Mexican maquiladoras: helping or hurting the US/Mexico cross‐border supply chain?
maquiladora production, supply chain management, free trade, Mexico, United States of America
Purpose: This study aims to report on the current issues facing the maquiladora industry in Mexico and the cross‐border supply chain and to present suggestions for improving the situation in the future.
Design/methodology/approach: Phenomenological interviews were conducted with managers overseeing various aspects of the cross‐border supply chain. The resulting data were analyzed using a grounded theory methodology to uncover theoretical linkages.
Findings: The results of this study show that maquiladoras experience many of the same problems as other companies in terms of managing the cross‐border supply chain. Key factors such as distance, comparative advantage, and integration of the workforce cause problems everyday for the managers involved.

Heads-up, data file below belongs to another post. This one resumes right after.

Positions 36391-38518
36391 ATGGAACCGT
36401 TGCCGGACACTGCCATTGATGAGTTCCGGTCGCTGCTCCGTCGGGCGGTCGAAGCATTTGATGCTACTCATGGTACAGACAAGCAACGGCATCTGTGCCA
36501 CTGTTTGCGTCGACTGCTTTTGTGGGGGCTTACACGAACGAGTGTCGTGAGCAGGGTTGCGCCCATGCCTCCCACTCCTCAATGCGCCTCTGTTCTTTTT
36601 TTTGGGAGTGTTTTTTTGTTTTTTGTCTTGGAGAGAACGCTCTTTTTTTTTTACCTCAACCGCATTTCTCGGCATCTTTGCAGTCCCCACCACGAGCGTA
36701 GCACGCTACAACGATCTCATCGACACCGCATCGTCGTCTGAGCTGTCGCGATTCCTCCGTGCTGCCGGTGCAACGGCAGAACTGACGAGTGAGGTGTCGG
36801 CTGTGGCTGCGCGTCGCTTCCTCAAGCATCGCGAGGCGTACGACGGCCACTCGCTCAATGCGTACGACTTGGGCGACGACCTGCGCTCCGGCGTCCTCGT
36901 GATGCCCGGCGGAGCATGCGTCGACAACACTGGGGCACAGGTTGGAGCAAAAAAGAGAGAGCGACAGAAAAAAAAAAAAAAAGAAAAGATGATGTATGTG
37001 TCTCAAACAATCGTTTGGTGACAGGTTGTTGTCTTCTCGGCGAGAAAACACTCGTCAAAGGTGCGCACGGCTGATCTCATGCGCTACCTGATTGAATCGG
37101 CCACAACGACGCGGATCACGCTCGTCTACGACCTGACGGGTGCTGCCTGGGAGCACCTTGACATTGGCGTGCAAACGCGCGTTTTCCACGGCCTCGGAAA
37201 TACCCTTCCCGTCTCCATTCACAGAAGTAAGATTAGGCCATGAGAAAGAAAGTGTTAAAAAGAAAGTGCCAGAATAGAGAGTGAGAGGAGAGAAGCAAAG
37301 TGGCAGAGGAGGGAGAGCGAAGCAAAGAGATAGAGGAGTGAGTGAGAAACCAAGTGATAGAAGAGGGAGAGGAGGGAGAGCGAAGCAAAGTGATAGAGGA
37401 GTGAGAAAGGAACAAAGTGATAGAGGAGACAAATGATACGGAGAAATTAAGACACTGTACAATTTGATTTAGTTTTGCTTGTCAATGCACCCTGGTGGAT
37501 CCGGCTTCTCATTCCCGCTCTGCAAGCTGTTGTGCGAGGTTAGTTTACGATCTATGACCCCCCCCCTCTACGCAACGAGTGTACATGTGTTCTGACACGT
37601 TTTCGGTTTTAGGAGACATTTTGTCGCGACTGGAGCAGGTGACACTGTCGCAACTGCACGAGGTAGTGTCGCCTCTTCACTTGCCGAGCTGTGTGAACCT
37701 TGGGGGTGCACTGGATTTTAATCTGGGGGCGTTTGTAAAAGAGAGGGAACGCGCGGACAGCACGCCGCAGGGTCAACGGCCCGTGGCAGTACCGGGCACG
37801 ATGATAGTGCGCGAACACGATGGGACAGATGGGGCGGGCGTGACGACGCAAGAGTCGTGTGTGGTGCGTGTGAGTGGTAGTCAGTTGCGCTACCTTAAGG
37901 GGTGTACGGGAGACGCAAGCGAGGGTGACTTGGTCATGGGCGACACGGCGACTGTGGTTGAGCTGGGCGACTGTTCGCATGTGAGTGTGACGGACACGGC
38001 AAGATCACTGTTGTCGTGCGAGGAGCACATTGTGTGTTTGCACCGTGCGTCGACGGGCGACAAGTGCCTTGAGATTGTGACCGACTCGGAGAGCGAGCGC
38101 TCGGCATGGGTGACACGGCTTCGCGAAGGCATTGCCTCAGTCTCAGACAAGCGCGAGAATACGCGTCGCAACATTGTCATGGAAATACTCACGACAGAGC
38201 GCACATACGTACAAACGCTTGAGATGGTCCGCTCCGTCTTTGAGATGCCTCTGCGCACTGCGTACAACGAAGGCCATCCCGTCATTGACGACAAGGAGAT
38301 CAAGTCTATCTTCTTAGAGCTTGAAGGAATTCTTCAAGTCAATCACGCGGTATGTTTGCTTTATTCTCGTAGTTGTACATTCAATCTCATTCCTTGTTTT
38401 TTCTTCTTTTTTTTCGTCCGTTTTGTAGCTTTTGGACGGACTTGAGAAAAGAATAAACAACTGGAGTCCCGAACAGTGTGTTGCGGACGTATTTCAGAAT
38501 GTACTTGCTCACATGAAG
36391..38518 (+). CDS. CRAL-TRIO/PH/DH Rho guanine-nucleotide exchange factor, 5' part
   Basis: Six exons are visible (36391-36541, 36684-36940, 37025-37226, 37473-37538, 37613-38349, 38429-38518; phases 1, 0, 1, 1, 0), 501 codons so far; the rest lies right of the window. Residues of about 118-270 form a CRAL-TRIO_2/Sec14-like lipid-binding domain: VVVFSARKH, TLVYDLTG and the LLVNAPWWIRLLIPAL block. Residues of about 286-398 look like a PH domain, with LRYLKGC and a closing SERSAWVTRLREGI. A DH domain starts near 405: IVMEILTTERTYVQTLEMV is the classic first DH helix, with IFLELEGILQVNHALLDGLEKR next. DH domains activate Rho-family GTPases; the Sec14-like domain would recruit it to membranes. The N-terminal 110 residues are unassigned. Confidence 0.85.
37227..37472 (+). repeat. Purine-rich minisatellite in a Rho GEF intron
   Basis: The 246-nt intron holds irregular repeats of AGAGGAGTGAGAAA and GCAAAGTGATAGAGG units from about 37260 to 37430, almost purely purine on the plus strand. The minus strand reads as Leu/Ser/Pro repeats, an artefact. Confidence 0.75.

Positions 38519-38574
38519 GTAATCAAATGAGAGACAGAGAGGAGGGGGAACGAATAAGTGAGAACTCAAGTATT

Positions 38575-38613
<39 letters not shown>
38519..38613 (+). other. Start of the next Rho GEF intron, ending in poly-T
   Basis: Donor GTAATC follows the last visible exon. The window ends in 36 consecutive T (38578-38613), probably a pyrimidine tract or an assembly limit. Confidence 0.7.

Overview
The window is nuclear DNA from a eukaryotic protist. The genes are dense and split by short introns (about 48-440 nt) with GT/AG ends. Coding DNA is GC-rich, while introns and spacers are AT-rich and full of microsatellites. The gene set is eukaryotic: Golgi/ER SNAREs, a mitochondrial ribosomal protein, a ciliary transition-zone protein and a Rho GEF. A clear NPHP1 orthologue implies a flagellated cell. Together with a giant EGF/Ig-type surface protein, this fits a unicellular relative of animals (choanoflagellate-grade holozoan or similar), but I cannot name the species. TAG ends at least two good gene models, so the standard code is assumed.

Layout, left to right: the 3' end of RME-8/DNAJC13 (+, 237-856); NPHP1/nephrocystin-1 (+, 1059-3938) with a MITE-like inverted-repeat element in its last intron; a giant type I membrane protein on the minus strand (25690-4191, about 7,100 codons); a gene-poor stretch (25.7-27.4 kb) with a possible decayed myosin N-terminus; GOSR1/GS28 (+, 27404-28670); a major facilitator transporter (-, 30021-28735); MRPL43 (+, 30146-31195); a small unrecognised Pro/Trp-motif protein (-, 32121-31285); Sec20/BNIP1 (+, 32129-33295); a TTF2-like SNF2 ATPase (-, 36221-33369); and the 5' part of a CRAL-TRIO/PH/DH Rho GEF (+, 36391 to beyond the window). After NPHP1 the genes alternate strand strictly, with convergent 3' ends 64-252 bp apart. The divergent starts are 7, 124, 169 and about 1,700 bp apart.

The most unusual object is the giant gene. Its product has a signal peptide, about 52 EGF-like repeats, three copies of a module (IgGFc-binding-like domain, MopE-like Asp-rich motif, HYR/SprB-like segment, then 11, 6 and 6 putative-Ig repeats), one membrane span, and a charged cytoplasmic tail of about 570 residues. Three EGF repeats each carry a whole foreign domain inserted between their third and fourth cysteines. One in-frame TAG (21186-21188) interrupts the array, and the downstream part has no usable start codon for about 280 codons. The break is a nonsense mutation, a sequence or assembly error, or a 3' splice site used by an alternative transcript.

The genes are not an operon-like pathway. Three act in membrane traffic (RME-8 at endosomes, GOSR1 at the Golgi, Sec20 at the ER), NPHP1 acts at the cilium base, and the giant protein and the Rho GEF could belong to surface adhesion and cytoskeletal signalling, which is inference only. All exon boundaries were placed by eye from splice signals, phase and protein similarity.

Research limitations/implications: This was an exploratory investigation of the issues with a small number of informants and future research needs to be done to gain additional insights. As North American Free Trade Agreement enters its second decade, and the focus on global supply chain efficiency becomes primary for all manufacturers, solving the problems discussed in this paper becomes even more paramount.
Practical implications: In addition to low‐cost manufacturing, distance and integration are critical issues for companies to understand in their pursuit of a low‐cost strategy for competitive advantage.
Originality/value: The major contribution of this paper has been an improved understanding of the impediments to success in the Mexican maquiladoras. Many of the issues discussed in this paper would also apply to other global supply chains and numerous other countries.
Haytko, Diana L., John L. Kent, and Angela Hausman. "Mexican maquiladoras: helping or hurting the US/Mexico cross‐border supply chain?." The International Journal of Logistics Management (2007).
DOI for the article